What’s Wrong With J.E.B. Stuart?

On Friday I am heading down to South Boston, Virginia to lead a TAH Grant seminar of 28 high school history teachers.  Our topic is Civil War Memory.  I am going to take care of the morning session, including an overview of the topic as well as interpretive case studies with documents, film, and monuments.  In the afternoon Professor Robert Kenzer is going to talk about how to use Ken Burns’s Civil War documentary in the classroom.  I am really looking forward to this session given my passion for teaching as well as the subject.  

In preparation for the seminar I was allowed to suggest one book that would be made available to all participants and which they would be expected to read beforehand.  I selected Gary Gallagher’s recent study of the Civil War in popular culture because I thought it would both introduce the teachers to the subject of memory and give them a sense of how they can talk about the subject in the classroom.  My favorite chapter is the one on Civil War “art”, which has been a regular topic on this blog from the beginning.  I guess you could say I have a love-hate relationship with it.  On the one hand the range of images provide the perfect gauge through which to measure our collective memory of the war.  At the same time much of this art is just downright horrific.  Anyway, I am going to include a few of my favorite prints in the visual portion of my presentation.  As I was putting this part of the presentation together I came across this hilarious painting of J.E.B. Stuart by John Paul Strain titled “Bold Cavalier.”    I apologize for the quality of the Strain print, but if you click here it will take you to Strain’s own gallery thumbnail.

It looks to me like Strain took the famous photograph of Stuart on the right and just transferred his head to the body on horseback.  The effect is simply hilarious.  Stuart looks completely detached from the people around him and looks to be preparing to be photographed.  Or perhaps he just wants to get away from his adoring fans.  Either way it makes for a good laugh.

13 responses... add one

You’re right, that is hilarious! And, aw, he included a kid and a puppy too. I also strongly suspect he superimposes his painted figures over photographs sometimes. Either way, it’s kind of schlocky if you ask me!

The woman to the far left just seems absolutely repelled by Stuart, while the man in the black suit immediately to the right of him seems determined not to look at him at all. Throw in the look on Stuart’s face as well as the pointing Johnny Reb, and I’m forced to conclude that some major social faux pas has just transpired.

Peter, — I never thought that he might be superimposing the image. It would definitely explain the resemblance.

Ken, — Excellent analysis.

Stuart looks less like a bold cavalier in that painting and more like someone who is uncomfortable and embarrassed about being taken for a pony ride in full public view. The impression is not helped by the fact that the little boy with the wooden sword is holding the horse’s lead.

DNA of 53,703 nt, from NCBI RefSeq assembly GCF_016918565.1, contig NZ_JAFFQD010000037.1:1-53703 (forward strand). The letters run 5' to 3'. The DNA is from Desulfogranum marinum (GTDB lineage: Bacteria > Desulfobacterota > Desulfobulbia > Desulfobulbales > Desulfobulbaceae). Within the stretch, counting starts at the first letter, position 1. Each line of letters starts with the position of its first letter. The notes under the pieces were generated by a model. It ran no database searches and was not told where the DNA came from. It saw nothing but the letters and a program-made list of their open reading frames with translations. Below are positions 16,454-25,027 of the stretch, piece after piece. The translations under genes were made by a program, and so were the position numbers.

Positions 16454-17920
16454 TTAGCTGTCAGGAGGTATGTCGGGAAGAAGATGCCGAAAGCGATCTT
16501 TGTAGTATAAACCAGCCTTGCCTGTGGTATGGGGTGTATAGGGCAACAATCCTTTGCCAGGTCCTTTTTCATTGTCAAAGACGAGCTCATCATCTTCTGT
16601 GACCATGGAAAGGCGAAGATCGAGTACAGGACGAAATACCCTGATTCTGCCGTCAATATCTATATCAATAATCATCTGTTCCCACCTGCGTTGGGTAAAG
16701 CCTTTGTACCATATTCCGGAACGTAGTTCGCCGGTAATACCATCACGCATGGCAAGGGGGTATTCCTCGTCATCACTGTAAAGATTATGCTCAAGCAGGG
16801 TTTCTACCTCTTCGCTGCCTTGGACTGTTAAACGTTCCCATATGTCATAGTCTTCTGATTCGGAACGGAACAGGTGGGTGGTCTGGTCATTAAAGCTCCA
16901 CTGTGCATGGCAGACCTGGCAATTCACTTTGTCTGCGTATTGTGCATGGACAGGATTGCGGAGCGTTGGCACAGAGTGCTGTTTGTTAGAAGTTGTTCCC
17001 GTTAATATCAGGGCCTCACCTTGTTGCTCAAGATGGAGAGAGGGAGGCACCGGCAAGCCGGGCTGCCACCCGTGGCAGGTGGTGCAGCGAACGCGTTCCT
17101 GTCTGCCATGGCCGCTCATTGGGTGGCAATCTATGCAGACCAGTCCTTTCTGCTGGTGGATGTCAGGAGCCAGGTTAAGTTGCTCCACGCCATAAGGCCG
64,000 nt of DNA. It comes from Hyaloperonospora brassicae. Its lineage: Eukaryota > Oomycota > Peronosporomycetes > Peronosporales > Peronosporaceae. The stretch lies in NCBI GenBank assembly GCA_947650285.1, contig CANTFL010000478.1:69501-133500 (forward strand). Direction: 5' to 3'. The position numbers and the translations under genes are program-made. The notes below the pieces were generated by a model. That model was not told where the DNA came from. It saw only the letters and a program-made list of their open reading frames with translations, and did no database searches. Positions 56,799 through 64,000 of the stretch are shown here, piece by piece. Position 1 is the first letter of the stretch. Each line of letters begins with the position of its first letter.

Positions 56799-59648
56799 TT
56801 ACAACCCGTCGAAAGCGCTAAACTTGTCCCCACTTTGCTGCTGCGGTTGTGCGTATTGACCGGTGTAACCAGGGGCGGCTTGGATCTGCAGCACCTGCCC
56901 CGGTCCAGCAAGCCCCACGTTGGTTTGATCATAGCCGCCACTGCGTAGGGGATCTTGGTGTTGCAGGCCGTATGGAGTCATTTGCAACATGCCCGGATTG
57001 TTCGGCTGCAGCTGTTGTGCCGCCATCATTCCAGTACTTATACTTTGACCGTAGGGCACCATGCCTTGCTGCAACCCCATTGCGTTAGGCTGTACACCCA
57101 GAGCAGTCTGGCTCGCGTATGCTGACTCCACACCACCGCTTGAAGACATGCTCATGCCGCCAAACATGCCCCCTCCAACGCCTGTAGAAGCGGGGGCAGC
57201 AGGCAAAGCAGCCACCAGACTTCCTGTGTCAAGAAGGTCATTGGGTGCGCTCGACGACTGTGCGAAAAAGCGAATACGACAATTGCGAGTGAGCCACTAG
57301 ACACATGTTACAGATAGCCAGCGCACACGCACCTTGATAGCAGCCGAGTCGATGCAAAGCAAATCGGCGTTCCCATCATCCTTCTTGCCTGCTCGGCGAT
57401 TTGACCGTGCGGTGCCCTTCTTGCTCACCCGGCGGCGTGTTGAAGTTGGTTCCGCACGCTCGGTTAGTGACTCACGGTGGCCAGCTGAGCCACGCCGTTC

The website JonahWorld! has a excellent and hilarious review of Civil War Art. Here is the link: http://wesclark.com/jw/cw_art.html
His site is very funny and he has been correct about the direction of Modern Civil War Art for a long time. I recommend his site for all who want a good laugh!
Thanks,
Chris

I also meant to put that his main site is located at http://wesclark.com/jw/
The main site has excellent articles on the Civil War in history and memory. And they are very funny too! I am just a fan of his type of humor and I really think he is underrated in the Civil War Online Community.
Thanks,
Chris

I’ve been aware of his site for some time. Some of those captions are quite funny. Thanks for including it.

I spent a little time wondering why you were surprised by this crappy artwork. The name of the game for all of these guys, with a few exceptions, is “crank ‘em out” as fast as possible and stick with the big sellers. Did you ever notice there are lots of Lee, Jackson, Stuart, Forrest, Chamberlain prints and very few Meade, Sherman, Grant, McClellan prints? It is all about the $$$. Quality artwork is not important, subject and sentimentality are what pays the bills. I don’t begrudge anybody a living, but I am real selective about what goes on my walls, and I don’t give a hoot about “what it is worth.” My apologies for the rant.

Hi Tom,

I don’t mind the rant one bit. Of course, I understand what sells, but I am also interested in why certain images sell over others. That’s part of the theme of this blog.

Kevin,

My man Jeb never took a bad photo. I was thinking that Abe and Jeb were two men beards improved.

If you want to see something sad and funny check out http://www.jebstuart.org. On Stuart’s birthday last week the Jeb Stuart Birthplace, the organization I started, but now avoid at all costs, held a birthday party for the General. This event did not involve the many histories of the site with talks at the site, but was held twenty-five miles away in an antique store in Stuart, Virgina.

Tom Perry

Sorry to hear that Tom. Why did they move the ceremony away from his birthplace? What happened to the organization?

What throws it off for me is Stuart looking as if toward a camera. It would have worked better if he was interacting the the people around him, but that would have forced a different angle which didn’t include the building. Not bad, just a little too staged looking.

I give the artists who do Civil War prints credit for trying to be accurate with places and uniforms, but the colors often don’t appear that natural and sky and shadow aren’t depicted well. The paintings and drawings done during the war have always seemed more interesting, but you never see prints of those for sale.

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